Monitor

Naturally, you’d like to retrieve as much information as possible about how well your new app fares. Aside from performance, this also includes monitoring user behavior to determine how the design can be made more intuitive. Moreover, the performance of the toolchain itself can be evaluated at this stage to improve the productivity of both teams. Keep in mind that this phase is not an endpoint but a transition to the next loop of the cycle.

Benefits of DevOps

Because of its techy-sounding name, it is often assumed that the value of DevOps is restricted to the development process. However, its advantages extend beyond the technical aspects of development and delivery. On the one hand, it helps to reduce operational expenses and improve customer satisfaction, leading to better business outcomes. On the other hand, it creates a healthier workplace culture by promoting collaboration and accountability. Here’s an overview of its main benefits:

  • Speed: The increased pace of development via automation makes the process more responsive to issues and less prone to delays.
  • Reliability: Ensures that the application is consistently maintained, improving end-user experience.
  • Collaboration: The integration of teams has a positive impact on a larger culture and values of the organization.
  • Scalability: Infrastructure automation and consistency of practices make it possible to scale up the operations effortlessly and with little to no unforeseen problems.
  • Security: Multiple checks and validation procedures throughout the development cycle reduce the chance of vulnerabilities in release versions.
  • Brand loyalty: Consistent and reliable release schedule fosters trust of the customers.
  • Healthy culture: The emphasis on collaboration and integration strengthens employee engagement, boosts productivity, and makes the process feel more satisfying,
  • Accountability: Transparency and clear allocation of responsibilities create a robust accountability culture.
  • Innovation: Delegating routine tasks to DevOps tools frees up time for the team to apply their talent for creative purposes.

How to Build an Effective DevOps Team

As you might have guessed, there is no one way to implement DevOps. The requirements and practices will vary depending on your organization’s structure. Still, some of the steps are more or less universal. Here are the most common ones.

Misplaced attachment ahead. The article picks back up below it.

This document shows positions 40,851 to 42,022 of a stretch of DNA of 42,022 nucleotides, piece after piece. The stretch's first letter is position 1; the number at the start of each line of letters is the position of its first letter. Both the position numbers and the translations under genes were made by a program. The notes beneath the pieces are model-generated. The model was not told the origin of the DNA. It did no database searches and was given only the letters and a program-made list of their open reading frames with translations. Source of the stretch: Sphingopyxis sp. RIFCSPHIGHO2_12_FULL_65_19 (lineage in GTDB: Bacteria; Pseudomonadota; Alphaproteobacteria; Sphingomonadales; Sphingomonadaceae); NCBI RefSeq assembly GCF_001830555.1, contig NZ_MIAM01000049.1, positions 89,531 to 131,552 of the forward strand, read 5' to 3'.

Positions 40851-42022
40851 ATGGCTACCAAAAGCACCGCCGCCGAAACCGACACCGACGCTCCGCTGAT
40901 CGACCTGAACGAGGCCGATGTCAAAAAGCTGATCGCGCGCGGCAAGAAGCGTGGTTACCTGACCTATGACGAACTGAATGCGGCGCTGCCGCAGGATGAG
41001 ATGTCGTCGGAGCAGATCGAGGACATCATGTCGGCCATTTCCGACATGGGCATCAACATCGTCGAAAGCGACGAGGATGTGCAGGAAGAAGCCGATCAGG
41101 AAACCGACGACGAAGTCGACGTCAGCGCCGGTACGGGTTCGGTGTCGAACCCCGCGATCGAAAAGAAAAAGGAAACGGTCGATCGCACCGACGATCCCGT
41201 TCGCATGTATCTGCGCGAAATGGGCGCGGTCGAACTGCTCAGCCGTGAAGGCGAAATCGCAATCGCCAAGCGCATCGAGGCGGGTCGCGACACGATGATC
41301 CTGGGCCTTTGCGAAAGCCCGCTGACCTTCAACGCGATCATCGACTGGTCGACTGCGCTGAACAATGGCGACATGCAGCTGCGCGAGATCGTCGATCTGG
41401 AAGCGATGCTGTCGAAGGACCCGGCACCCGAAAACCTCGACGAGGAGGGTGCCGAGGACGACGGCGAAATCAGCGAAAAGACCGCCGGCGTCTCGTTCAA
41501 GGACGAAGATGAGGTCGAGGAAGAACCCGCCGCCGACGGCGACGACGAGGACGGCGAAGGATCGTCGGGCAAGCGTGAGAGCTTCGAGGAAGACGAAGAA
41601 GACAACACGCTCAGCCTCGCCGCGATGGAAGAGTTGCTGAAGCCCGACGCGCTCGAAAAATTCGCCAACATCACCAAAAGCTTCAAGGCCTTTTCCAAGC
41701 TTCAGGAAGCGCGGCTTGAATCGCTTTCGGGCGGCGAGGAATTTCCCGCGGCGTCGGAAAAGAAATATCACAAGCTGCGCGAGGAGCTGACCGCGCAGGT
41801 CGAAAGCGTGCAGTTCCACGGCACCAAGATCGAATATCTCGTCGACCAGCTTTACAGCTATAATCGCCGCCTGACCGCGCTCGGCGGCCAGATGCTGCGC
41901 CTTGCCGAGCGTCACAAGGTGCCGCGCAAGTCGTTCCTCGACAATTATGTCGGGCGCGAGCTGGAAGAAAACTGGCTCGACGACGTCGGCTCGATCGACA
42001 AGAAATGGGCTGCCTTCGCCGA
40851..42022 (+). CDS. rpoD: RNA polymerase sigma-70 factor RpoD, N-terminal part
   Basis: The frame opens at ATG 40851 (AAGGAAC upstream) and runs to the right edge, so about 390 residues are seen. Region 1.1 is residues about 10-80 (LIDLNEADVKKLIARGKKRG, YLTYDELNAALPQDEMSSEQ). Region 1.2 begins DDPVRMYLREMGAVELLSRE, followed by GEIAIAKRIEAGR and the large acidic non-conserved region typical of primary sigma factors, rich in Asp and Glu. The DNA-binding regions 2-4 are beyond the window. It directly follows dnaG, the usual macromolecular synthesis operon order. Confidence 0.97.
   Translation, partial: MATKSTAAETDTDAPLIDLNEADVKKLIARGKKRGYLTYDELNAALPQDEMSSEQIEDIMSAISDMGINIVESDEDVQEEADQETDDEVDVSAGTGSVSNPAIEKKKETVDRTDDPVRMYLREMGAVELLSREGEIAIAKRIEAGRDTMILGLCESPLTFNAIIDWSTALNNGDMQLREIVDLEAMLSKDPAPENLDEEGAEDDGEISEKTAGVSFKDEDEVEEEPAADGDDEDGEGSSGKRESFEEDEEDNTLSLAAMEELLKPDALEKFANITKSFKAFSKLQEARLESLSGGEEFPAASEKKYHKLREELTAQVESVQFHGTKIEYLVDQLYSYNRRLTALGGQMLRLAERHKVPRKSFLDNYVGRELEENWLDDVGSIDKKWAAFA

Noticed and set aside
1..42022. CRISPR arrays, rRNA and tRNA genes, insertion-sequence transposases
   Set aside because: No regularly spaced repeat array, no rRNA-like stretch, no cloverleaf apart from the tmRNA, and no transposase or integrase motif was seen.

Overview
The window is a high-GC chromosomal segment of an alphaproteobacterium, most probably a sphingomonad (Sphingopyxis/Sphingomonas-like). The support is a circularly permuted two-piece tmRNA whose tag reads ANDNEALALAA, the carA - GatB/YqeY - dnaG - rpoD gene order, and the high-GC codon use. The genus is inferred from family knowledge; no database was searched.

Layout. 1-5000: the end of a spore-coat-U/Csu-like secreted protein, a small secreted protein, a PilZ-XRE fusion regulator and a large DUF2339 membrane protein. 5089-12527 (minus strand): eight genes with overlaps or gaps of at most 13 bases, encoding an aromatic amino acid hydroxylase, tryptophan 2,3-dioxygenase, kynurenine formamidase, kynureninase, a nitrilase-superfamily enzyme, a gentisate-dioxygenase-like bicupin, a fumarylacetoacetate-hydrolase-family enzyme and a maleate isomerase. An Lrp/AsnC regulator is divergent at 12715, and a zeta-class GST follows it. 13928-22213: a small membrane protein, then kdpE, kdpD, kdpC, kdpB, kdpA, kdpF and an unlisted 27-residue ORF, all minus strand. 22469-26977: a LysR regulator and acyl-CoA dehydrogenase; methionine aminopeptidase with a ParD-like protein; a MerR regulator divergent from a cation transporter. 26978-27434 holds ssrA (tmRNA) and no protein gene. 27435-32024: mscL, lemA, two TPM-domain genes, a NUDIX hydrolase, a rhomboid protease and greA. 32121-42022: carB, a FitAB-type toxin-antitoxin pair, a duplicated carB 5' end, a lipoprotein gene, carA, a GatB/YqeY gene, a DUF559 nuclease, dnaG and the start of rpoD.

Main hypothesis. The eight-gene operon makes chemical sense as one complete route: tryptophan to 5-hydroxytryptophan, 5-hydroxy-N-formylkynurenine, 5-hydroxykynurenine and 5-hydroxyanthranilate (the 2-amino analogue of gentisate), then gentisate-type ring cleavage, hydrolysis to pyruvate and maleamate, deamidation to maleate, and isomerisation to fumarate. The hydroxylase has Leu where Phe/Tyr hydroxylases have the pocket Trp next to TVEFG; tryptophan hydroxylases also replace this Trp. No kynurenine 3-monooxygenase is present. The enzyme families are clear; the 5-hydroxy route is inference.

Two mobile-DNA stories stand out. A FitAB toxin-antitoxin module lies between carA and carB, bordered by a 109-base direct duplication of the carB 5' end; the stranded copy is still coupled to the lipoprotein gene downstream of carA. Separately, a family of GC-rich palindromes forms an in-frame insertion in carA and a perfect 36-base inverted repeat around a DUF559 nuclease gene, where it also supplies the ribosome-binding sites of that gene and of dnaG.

Assign Roles

The success of process automation and continuous delivery depends on relevant skills of your team. Having a release manager and an automation architect on board will be a great boost.

Align DevOps Practices with Business Goals

Skipping to the adoption phase unguided will result in a misdirected effort and a waste of resources. Start by understanding what you are aiming at and whether it can be solved with DevOps. And, while you’re at it, make sure the team is on the same page with your vision.

Select the Tools

The tools may not be the only element of DevOps but certainly a crucial one. The market offers a plethora of excellent solutions – in fact, your organization may actually already use some of them. Also keep in mind that your team may have more experience with certain tools – something you can leverage for a smooth transition.

Decide on the Metrics

Do not take the benefits of DevOps for granted. There are many ways to measure the outcomes of adoption, including cycle time, change failure rate, and mean time to recovery. Without an evaluation framework in place, there’s no way to tell if you are on the right track.

Provide Training

Even if your dev team aces the coding part, training may still be necessary in other areas. Organization-wide changes in mindset and culture are the most prominent (yet somehow often-neglected) example. Don’t let the resistance to change ruin your impeccable transition roadmap.

Wrapping Up

In the end, DevOps is more of a philosophy than a specific set of tools. While it makes the concept somewhat elusive, it also means that its positive effects can be observed far outside its initial scope. However, it’s not a magical solution that remediates every problem simply by being there – its implementation certainly requires a change in mindset. Still, the benefits it brings to the table justify the effort. Our team of professionals will be happy to offer DevOps services and help your business achieve a new level of excellence.